Drywall – Also known as Sheetrock, gypsum board and wall board is a common building material used for covering the framing of interior walls and ceilings. Modern drywall evolved as a faster and easier method of finishing interior walls and ceilings than lath and plaster, the use of which declined sharply in the 1950s. Drywall panels consist of a gypsum plaster core between two thick sheets of paper and are manufactured in 48″ inch wide by 96 inch, 120 inch and 144 inch lengths with thicknesses ranging from 1/4 inch to 3/4 inch, in quarter inch increments. The longer sides of each panel are beveled which creates a thinned down area at the seams where the panels join. The thinned area facilitates a flatter wall when the drywall is finished.
Drywall panels are secured to the wall or ceiling framing with glue, nails or screws, with the later two driven to a depth just below the panel face. Once installed the panels must be finished to achieve a smooth surface ready to accept paint or wall paper. Finishing is accomplished by spreading joint compound over the seams where the panels meet. Paper or fiberglass mesh tape is embedded in the joint compound while it is still pliable; once dried, the tape helps eliminate cracks in the finished joint from thermal movement or minor structural settling. Joint compound is also applied over the recessed nails or screws and any other defects in the surface of the panels. After the joint compound has completely dried, it is sanded smooth. The process of applying and sanding the joint compound is repeated until all blemishes are eliminated, rendering the drywall ready for paint or wall paper.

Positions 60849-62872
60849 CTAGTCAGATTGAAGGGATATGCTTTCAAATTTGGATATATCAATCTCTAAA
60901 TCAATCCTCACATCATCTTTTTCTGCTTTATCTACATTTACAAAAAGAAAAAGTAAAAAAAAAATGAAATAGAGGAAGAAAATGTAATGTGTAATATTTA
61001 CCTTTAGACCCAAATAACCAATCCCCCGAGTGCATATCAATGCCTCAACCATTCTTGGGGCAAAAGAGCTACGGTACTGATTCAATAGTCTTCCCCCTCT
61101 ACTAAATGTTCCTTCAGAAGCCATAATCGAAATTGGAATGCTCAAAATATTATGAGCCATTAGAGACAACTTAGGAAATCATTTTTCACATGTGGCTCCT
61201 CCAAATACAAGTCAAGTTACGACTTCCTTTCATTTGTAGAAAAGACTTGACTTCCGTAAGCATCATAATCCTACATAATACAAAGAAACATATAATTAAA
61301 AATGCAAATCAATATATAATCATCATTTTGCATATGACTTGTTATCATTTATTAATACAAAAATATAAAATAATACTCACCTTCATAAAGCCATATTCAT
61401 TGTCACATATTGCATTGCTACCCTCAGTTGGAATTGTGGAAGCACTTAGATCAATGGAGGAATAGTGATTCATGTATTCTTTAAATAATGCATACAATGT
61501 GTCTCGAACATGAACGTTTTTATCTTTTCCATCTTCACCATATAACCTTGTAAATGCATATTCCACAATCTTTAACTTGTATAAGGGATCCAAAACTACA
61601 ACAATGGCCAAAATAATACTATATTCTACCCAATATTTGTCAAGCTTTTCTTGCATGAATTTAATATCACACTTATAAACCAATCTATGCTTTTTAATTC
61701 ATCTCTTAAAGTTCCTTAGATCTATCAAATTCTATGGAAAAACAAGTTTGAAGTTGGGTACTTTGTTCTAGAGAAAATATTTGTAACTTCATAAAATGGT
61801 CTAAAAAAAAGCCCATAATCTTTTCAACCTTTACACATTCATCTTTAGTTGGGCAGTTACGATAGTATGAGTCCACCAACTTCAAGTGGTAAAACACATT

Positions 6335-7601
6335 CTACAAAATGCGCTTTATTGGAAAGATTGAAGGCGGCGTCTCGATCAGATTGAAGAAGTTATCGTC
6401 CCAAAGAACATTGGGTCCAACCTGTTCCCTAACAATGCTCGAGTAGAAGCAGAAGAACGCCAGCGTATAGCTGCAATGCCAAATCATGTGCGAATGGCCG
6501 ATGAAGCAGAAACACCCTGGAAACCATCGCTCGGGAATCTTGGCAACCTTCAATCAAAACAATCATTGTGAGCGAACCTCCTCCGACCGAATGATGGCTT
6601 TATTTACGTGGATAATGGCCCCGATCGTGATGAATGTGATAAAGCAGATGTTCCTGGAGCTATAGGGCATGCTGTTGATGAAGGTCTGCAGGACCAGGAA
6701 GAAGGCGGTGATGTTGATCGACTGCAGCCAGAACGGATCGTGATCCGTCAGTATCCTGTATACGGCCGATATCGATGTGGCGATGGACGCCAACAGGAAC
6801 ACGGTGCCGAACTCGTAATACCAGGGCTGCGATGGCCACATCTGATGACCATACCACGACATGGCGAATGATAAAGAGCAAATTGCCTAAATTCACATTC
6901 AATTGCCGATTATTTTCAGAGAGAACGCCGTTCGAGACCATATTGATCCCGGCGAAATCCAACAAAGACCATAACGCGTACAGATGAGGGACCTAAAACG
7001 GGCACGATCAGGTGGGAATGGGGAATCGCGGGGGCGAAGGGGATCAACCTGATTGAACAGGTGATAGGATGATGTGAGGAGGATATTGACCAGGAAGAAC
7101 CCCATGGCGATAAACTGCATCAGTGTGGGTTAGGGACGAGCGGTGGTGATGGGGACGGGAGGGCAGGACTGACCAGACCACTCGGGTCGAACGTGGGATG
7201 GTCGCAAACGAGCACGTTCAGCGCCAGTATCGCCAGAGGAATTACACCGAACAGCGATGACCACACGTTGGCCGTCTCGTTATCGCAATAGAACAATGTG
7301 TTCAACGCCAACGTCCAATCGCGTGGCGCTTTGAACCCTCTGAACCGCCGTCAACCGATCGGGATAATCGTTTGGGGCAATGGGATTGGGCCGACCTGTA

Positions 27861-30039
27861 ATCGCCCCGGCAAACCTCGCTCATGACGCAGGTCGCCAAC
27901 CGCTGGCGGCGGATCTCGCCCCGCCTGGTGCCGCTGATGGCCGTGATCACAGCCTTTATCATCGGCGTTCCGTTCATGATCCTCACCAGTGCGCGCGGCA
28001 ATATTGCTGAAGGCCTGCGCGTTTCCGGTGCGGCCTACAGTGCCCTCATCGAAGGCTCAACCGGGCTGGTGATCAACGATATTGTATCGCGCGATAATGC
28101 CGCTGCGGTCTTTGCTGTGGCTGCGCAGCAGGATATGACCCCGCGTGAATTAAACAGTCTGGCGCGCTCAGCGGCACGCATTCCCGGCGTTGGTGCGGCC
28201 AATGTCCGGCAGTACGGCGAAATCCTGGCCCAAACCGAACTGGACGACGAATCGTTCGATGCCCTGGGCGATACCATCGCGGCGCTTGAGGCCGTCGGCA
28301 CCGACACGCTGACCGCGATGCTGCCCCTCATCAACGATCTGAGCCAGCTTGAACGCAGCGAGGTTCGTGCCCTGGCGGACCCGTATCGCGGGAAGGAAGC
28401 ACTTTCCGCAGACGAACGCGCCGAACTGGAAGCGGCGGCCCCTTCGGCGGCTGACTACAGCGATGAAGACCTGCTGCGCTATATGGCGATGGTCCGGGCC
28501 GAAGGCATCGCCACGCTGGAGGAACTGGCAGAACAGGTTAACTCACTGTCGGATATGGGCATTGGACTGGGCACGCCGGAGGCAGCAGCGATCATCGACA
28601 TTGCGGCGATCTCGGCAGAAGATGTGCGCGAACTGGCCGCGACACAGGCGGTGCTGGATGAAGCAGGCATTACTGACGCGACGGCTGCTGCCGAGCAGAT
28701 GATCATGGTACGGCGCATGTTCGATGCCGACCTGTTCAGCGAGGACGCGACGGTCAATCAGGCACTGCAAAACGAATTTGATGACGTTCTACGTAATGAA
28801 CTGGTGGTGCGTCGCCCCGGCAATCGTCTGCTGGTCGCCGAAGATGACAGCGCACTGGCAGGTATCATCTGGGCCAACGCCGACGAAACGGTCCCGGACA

In addition to general purpose use, drywall is manufactured with moisture resistant properties for use in areas of high humidity and additional fire resistant properties for use in areas where controlling the spread of fire is critical.